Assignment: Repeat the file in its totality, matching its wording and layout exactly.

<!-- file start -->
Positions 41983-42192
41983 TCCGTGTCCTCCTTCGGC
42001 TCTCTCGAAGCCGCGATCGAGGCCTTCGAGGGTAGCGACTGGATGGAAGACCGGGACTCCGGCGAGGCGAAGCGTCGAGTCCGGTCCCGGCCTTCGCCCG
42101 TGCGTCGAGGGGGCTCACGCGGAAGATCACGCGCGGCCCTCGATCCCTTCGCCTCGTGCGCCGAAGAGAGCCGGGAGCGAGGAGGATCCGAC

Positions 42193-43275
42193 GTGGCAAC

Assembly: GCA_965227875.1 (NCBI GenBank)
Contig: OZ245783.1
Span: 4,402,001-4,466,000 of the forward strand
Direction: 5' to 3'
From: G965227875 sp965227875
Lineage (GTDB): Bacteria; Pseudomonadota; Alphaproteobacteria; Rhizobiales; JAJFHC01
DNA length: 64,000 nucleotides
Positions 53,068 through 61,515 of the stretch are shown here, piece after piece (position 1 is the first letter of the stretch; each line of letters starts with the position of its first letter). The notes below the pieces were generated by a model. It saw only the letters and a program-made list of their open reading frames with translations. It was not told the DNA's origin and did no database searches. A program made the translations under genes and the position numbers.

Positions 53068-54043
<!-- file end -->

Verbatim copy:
Positions 41983-42192
41983 TCCGTGTCCTCCTTCGGC
42001 TCTCTCGAAGCCGCGATCGAGGCCTTCGAGGGTAGCGACTGGATGGAAGACCGGGACTCCGGCGAGGCGAAGCGTCGAGTCCGGTCCCGGCCTTCGCCCG
42101 TGCGTCGAGGGGGCTCACGCGGAAGATCACGCGCGGCCCTCGATCCCTTCGCCTCGTGCGCCGAAGAGAGCCGGGAGCGAGGAGGATCCGAC

Positions 42193-43275
42193 GTGGCAAC

Assembly: GCA_965227875.1 (NCBI GenBank)
Contig: OZ245783.1
Span: 4,402,001-4,466,000 of the forward strand
Direction: 5' to 3'
From: G965227875 sp965227875
Lineage (GTDB): Bacteria; Pseudomonadota; Alphaproteobacteria; Rhizobiales; JAJFHC01
DNA length: 64,000 nucleotides
Positions 53,068 through 61,515 of the stretch are shown here, piece after piece (position 1 is the first letter of the stretch; each line of letters starts with the position of its first letter). The notes below the pieces were generated by a model. It saw only the letters and a program-made list of their open reading frames with translations. It was not told the DNA's origin and did no database searches. A program made the translations under genes and the position numbers.

Positions 53068-54043